Lesley (a girl I was living with at the school and eventually my wife) and I drove to Seattle in my old pick up truck, where we bought our supplies for the trip. With two new large backpacks filled with everything we needed for the trip, we drove to Cabool Missouri and camped out during the summer on land we bought 6 months before. We sold the pickup and hitched to New York City, because they had the cheapest flights to Luxembourg. Although we had many experiences during these two years, I will only relate our hitchhiking experiences, because otherwise this would turn into a book. Lesley asked me if I spoke any other languages and I told her a little Spanish. She said she spoke a little French so we should get by pretty well. As it turned out, her French was excellent, and my Spanish was poor to useless. We started to hitchhike in France to Spain. In Spain, we were picked up by a van with a dentist and his girlfriend. They said they were going to Morocco, and we were welcomed to go with them. I never thought of going to Morocco but why not. They seemed like a nice enough couple until we were in Morocco for a few days and the dentist began drinking a lot. When he was drunk, he was so obnoxious. He would begin criticizing Lesley and me about our taking advantage of people like him and not paying our fair share. I agreed with him, but told him that we offered to help them pay for our share of the food but he refused. The next time he went shopping we said we’d pay for half of the food. Our only problem with this was he would not bargain and would pay at least double for his purchases. We brought this up with the girlfriend, who seemed to like both of us, and she suggested that we pay anything he wanted and she would pay us back. We slept in our tent while they slept in the van. We parted company with them in Fez. What an amazing city! Two weeks later we hitched to Zagora at the northern edge of the Sahara desert. We stayed there for a long time because everywhere else was too cold. We thought of going to Timbuktu just to say we did it but in the end crossed it off our list. On our way out of Morocco, we hitched to small place near the border of Algeria and ran into an Arab festival. It looked like we were transported back to the 18th century with Arabs on horses or camels, in full 18th century costumes. The Arabs invited us into their massive tents for food and drink. They were fascinated by our tiny tent and asked many questions about our life style. Lesley & I were now thinking of going back to Spain and to head East through Europe and on to Asia. We got a ride from a young couple who were going to Italy via Algeria to Tunisia, and a ferry to Sicily, Italy. They asked us to help with the gas and repairs for the car. We agreed. Up to this point we were doing well on $8 per day for the two of us but the gas, break-downs, used tires, and general maintenance nearly doubled our expenses. I would have left them once we arrived in Sicily but they were such a wonderful couple. In Sicily, we picked up a nurse who was hitching. She invited us to dinner at a recommended restaurant by a patient. She had a note from this patient, who happened to be a princess, stating that this nurse was to be provided with a meal for her and friends. We arrived late at the restaurant. The restaurant owner seemed to rush his current customers out of the restaurant and closed it soon after our arrival. He introduced us to the salad bar and suggested that we take very little. We just thought he was being cheap but as the meal went on we could see why he only wanted us to take small portions because there were so many delicate wonderful dishes that followed. The wine and drinks were nonstop. I was quite high a few hours later and could see that the owner and the waiters were trying to make out with the ladies. We left the restaurant quite satiated and felt that a good time was had by all. We went up through Italy, down through Yugoslavia to Greece. In Greece, we parted company, and stayed in that country for a few weeks. Our next stop was Turkey. We decided to cut down on our load by selling our tent, and Lesley’s heavy-duty boots. Leslie was not too happy with selling the boots. My thinking at this point was that Asia was much cheaper than Europe, and it was getting warmer. This was a mistake. Western Turkey was even more expensive than Greece. In Istanbul we spent our first night on a roof top. The next night, we stayed at a campsite outside of Istanbul and met a lovely couple of Turks, who insisted on paying for our campsite and giving us a ride the next day. We then got picked up by a Turk, who told us that we were welcomed to stay at his place. When we got to his home, he said he didn’t have room in his house for us, but we were welcome to stay at his beach cottage. What an abode this was! It was a room, mounted on a large truck axle about three meters above the ground. The room itself was glass on all sides. In the middle of the room was a large round table that was used to turn the room around in any direction. I still have dreams today of duplicating that structure. Unfortunately, the owner was a pain in the ass. Daily, he would take us to his relatives and friends to show off his new found foreigners. We only stayed a couple days. Western Turkey was a wonderful place for hitchhiking, because almost everyone was willing to pick you up. When we got to Eastern Turkey, the situation changed drastically. Our first ride in Eastern Turkey was in the back of a pickup where the driver asked us for a small fee. This was a usual thing that happened throughout Eastern Turkey. Iran wasn’t much better. There we got our first taste of prejudice concerning Western women. In a train station in Tehran, a Muslim man reached over the banister and grabbed Lesley’s breasts. I took after the man and grabbed him on the steps. A policeman was on the scene immediately and asked me what happened in English. I told him what happened and he just slapped the man and told him to get out of there. Our next ride was from some German boys in a van and they took us into Afghanistan. The Germans wanted to go into the mountains, but we heard some very disturbing news of foreigners disappearing in those mountains. We decided to go on our own. We bused from Heart and Kandahar, to Kabul, Afghanistan. I loved the Afghan people. They are such a proud people and tend to look you right in the eye. We left Afghanistan, a few weeks before the Russian invasion. We again bused through Pakistan in 3 days. Lesley’s ankles swelled up so badly that she could hardly walk. We missed hitchhiking. We decided to spend a lot of time in India. Transportation was so cheap in India that we decided not to hitchhike anymore. We did a little more hitchhiking in Sri Lanka. Our trip ended in Thailand and we flew back to America.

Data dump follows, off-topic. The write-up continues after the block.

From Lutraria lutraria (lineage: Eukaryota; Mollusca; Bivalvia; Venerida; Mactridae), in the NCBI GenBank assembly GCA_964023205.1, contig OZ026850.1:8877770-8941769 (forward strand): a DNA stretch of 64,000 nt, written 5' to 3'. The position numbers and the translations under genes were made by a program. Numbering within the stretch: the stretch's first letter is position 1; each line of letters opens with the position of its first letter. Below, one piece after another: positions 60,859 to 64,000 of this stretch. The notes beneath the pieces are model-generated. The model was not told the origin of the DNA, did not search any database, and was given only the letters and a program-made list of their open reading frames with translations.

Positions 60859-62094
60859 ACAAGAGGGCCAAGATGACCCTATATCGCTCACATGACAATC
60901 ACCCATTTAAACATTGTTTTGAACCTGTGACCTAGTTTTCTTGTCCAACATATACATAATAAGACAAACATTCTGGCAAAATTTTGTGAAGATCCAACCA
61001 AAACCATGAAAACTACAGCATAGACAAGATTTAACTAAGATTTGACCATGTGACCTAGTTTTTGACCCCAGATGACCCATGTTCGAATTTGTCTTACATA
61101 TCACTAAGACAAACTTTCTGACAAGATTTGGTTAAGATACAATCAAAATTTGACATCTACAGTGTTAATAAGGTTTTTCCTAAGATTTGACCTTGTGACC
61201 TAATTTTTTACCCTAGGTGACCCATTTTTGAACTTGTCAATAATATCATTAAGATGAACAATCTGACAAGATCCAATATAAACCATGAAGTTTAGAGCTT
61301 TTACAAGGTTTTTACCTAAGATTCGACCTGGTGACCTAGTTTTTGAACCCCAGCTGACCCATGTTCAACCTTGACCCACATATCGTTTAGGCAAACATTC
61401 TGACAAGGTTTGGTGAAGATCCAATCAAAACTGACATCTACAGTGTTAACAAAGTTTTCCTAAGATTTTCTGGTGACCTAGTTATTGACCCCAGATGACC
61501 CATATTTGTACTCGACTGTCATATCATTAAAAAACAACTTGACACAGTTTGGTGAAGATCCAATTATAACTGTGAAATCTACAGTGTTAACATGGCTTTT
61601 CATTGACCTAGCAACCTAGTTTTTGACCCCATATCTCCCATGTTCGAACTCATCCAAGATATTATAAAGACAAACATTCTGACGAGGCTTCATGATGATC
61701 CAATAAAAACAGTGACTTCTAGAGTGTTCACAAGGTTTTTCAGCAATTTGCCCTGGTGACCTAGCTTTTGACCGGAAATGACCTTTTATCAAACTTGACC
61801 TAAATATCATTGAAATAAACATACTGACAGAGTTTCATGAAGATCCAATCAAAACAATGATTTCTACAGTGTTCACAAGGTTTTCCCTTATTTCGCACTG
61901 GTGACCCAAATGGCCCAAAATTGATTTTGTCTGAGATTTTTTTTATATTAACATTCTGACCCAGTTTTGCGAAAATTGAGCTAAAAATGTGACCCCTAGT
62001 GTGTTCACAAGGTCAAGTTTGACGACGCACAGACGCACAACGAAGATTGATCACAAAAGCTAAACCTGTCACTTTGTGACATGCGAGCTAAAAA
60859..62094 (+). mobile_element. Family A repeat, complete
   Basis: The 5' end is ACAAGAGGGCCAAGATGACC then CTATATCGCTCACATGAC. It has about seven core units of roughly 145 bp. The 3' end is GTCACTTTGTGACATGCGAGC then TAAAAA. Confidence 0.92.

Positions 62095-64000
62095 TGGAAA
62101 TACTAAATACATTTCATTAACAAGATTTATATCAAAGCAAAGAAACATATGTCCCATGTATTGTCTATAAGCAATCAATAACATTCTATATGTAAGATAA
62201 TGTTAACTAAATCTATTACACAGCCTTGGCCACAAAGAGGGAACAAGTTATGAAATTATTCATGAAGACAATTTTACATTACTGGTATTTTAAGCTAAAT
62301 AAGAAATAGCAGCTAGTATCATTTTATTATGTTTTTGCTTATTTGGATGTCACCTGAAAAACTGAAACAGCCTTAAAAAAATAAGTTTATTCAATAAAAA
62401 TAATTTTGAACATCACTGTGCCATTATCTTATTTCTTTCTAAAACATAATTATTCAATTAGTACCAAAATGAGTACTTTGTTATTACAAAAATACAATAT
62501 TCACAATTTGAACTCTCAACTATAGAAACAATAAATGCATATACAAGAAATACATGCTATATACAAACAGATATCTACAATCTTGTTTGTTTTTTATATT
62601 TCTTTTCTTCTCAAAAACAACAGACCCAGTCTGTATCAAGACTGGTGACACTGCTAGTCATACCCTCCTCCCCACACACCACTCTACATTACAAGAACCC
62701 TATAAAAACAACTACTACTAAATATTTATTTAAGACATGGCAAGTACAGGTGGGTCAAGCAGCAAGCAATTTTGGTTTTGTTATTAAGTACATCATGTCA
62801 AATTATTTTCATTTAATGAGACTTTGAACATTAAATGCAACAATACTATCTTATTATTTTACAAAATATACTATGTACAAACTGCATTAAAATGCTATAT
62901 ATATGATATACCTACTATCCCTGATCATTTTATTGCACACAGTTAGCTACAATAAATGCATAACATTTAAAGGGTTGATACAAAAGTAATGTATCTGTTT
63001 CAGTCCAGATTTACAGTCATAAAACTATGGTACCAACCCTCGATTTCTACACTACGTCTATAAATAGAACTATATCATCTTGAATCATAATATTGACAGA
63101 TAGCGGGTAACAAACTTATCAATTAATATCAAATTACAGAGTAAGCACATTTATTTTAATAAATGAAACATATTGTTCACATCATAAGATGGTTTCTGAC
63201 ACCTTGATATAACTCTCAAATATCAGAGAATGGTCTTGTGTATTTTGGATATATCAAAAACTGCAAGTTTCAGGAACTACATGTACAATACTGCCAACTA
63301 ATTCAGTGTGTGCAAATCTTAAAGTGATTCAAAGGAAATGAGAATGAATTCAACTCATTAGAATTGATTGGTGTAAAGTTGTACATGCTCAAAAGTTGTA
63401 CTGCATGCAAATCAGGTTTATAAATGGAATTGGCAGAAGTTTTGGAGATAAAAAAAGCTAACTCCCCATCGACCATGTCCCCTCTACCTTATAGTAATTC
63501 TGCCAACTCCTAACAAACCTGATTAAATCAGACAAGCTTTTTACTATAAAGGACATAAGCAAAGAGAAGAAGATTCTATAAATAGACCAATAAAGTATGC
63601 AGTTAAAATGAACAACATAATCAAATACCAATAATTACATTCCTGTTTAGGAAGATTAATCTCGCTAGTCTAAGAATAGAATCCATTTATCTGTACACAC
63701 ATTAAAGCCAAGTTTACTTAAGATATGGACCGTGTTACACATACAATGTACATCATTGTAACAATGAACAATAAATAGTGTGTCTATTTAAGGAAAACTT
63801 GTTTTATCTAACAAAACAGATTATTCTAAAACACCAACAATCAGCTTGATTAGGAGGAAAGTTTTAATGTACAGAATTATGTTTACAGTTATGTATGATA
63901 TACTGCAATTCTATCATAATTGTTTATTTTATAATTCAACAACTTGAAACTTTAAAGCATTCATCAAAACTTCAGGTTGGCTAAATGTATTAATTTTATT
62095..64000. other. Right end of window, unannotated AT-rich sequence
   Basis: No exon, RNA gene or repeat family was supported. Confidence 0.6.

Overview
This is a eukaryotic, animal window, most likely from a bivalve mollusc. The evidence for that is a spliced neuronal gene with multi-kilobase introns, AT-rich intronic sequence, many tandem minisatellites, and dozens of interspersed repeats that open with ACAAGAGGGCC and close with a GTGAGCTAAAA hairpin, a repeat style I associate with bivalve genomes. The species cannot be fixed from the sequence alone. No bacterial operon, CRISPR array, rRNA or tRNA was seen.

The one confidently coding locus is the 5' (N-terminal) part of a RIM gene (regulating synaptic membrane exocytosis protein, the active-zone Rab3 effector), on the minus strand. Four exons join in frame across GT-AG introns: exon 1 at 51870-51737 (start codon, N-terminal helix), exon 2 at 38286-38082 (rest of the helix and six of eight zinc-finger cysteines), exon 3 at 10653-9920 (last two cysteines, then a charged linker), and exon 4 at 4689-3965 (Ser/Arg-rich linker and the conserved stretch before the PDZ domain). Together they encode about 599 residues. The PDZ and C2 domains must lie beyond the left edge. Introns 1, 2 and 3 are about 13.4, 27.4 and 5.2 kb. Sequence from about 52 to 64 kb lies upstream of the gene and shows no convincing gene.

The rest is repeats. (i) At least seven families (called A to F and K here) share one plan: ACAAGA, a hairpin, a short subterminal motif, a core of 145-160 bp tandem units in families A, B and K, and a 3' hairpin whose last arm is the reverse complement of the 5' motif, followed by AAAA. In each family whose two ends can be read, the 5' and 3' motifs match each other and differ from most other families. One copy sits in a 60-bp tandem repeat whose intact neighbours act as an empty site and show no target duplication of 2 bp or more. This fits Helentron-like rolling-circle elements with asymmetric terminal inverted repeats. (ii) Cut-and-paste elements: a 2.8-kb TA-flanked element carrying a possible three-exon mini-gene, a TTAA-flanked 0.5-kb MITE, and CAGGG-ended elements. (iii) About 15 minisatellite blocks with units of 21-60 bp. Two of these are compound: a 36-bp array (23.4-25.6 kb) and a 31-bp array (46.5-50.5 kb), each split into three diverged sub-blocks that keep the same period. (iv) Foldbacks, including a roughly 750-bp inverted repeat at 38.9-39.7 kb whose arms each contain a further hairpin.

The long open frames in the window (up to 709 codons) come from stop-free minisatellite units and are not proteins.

Today I am living in Thailand, and still hitchhiking at age 79!